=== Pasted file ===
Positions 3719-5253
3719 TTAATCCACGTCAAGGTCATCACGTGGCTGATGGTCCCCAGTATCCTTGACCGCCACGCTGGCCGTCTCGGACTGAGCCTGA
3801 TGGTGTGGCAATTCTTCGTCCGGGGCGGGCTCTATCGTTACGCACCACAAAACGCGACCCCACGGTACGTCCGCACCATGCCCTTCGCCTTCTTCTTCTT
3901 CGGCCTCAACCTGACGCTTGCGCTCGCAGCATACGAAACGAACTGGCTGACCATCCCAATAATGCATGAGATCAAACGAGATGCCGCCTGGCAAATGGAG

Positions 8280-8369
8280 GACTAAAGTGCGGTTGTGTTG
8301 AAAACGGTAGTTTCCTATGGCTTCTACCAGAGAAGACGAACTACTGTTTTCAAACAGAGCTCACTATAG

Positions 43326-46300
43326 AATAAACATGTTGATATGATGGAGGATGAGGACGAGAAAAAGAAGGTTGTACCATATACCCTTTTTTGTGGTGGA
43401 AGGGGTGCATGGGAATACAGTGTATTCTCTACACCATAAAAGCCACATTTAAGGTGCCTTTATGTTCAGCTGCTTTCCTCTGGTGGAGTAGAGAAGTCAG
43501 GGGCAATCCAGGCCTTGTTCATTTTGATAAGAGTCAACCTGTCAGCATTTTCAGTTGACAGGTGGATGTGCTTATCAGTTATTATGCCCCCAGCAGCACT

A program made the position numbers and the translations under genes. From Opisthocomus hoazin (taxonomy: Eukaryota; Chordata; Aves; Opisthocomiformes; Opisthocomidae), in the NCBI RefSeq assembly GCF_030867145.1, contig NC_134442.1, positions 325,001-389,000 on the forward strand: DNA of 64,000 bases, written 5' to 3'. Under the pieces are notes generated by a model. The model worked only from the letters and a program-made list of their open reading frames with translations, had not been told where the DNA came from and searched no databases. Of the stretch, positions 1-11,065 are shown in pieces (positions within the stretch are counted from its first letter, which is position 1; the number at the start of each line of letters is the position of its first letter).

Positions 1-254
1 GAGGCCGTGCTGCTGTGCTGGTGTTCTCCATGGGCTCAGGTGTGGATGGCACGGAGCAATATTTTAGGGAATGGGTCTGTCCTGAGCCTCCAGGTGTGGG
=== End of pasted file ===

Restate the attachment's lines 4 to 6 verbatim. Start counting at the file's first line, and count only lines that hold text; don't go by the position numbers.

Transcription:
3901 CGGCCTCAACCTGACGCTTGCGCTCGCAGCATACGAAACGAACTGGCTGACCATCCCAATAATGCATGAGATCAAACGAGATGCCGCCTGGCAAATGGAG

Positions 8280-8369
8280 GACTAAAGTGCGGTTGTGTTG